Every golf club in the country has a story to tell of local legends and achievements that have gone down in local history.

Here at National Club Golfer, we’ve taken it upon ourselves to recall some of these fascinating tales that make each and every golf club in the UK a special place to be.

Sandburn Hall is famous for the Halifax bomber that crashed on the course

Tucked away in the corner of the clubhouse at York club Sandburn Hall is a picture of a Second World War bomber.

Truth be told, if you didn’t know where to look you almost certainly miss it.

But, as the cliché goes, there is a story behind every picture – and the one surrounding this image is particularly dramatic.

Halifax bomber

Long before golf dominated the picturesque land around Flaxton and Griffon Forest, it was farmland and, as the Allies pushed into France in the week after D-Day, the need to get pilots and planes into the air was paramount.

Late on the evening of June 12, 1944, the crew of Halifax JN953 were undertaking a bombing exercise over York when, flying at 5,000 feet, one of the engines failed.

They were a new group, having only just arrived at 428 Squadron at Dalton, in North Yorkshire, after completing a training course at Wombleton the week before.

The plane had already seen a chequered history, 80 holes having been punched into it when hit by German fire on a mission to Magdeburg in January.

Piloting the Halifax was Flying Officer J Martin, who commanded six others, and he ordered the crew to bale out as he tried to make a forced landing.

It was not an easy task. Scouring the wreckage afterwards, a propeller blade from the engine was found to be missing at the time of the crash.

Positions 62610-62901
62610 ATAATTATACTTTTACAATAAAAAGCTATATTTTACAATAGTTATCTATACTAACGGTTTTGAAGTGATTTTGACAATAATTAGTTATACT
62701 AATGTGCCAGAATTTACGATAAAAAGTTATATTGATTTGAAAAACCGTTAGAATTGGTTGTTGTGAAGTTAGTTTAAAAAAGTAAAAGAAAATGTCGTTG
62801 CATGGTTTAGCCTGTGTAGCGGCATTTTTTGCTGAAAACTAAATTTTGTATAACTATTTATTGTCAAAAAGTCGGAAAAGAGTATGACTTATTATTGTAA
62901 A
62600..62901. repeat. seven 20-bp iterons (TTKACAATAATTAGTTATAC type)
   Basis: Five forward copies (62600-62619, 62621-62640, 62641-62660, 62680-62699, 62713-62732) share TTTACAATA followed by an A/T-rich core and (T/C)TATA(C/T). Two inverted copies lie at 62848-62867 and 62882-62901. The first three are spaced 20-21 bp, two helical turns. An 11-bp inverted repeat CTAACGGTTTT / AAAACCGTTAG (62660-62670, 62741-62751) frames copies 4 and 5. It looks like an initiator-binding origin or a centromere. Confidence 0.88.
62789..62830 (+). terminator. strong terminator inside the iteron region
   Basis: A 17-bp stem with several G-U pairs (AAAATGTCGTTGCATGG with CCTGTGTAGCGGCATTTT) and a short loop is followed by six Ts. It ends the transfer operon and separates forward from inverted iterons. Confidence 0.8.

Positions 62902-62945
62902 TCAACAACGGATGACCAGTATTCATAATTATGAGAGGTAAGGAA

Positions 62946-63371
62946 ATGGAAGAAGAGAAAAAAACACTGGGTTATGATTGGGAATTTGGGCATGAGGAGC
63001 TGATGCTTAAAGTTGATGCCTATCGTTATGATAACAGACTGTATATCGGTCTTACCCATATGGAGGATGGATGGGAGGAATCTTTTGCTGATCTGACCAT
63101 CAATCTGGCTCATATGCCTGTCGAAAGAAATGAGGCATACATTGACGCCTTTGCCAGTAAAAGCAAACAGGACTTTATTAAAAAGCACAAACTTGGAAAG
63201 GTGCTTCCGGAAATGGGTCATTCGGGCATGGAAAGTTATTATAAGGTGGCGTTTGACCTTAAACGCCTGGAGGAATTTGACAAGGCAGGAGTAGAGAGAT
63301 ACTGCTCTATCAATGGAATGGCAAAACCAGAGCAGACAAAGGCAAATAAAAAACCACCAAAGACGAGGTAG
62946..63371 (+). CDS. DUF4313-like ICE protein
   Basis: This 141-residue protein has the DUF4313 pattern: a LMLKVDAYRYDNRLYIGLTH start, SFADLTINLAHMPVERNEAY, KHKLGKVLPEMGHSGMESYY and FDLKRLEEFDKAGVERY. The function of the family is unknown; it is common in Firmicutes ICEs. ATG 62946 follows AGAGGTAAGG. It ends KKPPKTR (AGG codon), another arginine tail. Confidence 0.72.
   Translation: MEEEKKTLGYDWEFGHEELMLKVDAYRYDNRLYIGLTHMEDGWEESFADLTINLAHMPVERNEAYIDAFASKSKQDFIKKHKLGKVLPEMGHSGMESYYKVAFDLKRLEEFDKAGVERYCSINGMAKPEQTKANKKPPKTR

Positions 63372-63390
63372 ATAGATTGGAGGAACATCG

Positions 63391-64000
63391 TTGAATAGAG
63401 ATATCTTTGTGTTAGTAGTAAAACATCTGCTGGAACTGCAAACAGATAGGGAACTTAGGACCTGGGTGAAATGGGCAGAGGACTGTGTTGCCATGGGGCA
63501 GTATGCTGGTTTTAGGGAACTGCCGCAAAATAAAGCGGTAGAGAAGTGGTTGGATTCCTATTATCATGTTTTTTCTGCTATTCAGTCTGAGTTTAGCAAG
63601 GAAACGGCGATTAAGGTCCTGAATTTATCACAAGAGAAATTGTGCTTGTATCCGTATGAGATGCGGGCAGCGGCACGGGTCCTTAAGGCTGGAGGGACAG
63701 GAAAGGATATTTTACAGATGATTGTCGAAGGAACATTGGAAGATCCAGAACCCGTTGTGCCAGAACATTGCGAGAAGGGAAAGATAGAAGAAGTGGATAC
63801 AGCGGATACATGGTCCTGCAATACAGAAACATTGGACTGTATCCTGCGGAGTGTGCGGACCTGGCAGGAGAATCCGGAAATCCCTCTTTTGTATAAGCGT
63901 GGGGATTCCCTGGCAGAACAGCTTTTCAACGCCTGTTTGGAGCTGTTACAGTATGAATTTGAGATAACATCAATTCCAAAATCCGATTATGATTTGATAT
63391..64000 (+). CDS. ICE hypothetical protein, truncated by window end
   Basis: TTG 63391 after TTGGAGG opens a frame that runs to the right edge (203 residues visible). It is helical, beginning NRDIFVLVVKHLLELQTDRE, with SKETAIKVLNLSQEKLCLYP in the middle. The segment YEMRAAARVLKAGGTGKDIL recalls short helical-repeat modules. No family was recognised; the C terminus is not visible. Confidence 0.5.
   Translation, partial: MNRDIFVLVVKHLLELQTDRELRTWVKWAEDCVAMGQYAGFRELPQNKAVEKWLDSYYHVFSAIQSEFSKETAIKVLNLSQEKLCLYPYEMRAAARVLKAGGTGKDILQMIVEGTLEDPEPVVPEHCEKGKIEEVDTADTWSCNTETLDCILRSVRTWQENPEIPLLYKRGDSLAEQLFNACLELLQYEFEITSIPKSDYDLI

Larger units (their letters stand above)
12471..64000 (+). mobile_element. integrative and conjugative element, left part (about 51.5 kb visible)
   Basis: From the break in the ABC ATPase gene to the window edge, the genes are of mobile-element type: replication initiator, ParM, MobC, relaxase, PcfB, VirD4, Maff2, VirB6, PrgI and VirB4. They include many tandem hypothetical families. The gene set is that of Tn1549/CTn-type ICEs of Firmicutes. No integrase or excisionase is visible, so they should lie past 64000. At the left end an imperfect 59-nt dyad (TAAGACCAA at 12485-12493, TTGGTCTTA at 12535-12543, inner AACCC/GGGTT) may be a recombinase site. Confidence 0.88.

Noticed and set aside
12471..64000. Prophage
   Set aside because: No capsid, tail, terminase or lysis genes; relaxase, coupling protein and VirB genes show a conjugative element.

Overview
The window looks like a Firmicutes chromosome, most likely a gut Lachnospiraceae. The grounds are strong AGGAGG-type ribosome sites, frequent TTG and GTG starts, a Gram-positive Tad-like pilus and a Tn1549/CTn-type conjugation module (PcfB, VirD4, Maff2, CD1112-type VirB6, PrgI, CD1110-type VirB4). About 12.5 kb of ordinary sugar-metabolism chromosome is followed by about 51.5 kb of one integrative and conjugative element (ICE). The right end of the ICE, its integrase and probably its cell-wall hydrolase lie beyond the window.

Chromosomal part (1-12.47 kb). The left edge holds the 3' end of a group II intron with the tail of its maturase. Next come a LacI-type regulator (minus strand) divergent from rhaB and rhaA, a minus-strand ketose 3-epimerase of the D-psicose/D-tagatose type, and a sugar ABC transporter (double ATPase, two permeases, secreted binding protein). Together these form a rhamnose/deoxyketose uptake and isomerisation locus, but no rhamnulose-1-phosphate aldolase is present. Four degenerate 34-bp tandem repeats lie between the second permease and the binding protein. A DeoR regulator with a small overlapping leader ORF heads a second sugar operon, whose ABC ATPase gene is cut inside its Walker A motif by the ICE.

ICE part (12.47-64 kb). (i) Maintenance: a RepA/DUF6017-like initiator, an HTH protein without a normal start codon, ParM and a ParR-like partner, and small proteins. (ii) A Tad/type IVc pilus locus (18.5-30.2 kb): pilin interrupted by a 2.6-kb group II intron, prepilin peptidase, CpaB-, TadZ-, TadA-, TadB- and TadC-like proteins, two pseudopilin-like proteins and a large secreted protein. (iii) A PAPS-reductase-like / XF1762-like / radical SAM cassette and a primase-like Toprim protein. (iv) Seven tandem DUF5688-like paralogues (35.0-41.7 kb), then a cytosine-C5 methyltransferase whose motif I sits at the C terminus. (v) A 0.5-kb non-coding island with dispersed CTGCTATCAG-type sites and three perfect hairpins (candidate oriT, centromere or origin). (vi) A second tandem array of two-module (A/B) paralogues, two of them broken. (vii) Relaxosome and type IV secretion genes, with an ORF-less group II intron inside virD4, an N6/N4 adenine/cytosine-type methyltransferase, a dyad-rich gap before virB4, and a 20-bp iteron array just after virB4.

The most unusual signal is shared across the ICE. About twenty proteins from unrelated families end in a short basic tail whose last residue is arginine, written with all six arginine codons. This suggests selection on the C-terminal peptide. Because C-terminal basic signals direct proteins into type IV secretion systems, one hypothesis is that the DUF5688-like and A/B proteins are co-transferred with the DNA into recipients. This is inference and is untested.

Martin steered the stricken aircraft towards a field to the west of Claxton Hall.

As he came in to land, the Halifax clipped two trees, which block errant drives on the 16th fairway, before coming to rest on what is now the green.


The plane caught fire as it hit the ground and Martin was pulled from the wreckage suffering from serious injuries. A broken back, ankle, burns and shock were the tally of the brave flyer’s efforts to make a safe landing.

Unsurprisingly, the bomber was written off. It was the last time a front line squadron would lose a MkII Halifax during the war.

While the sight of warplanes above York and North Yorkshire are, thankfully, now consigned to memory, the legacy lives on.

Aside from the painting at Sandburn Hall, which opened in 2005, the Halifax Trophy commemorates the night high drama came to rural Ryedale.

It is given to the player who records the best four gross scores in monthly medals.

Click here for the full ‘This Club Is Famous For’ archive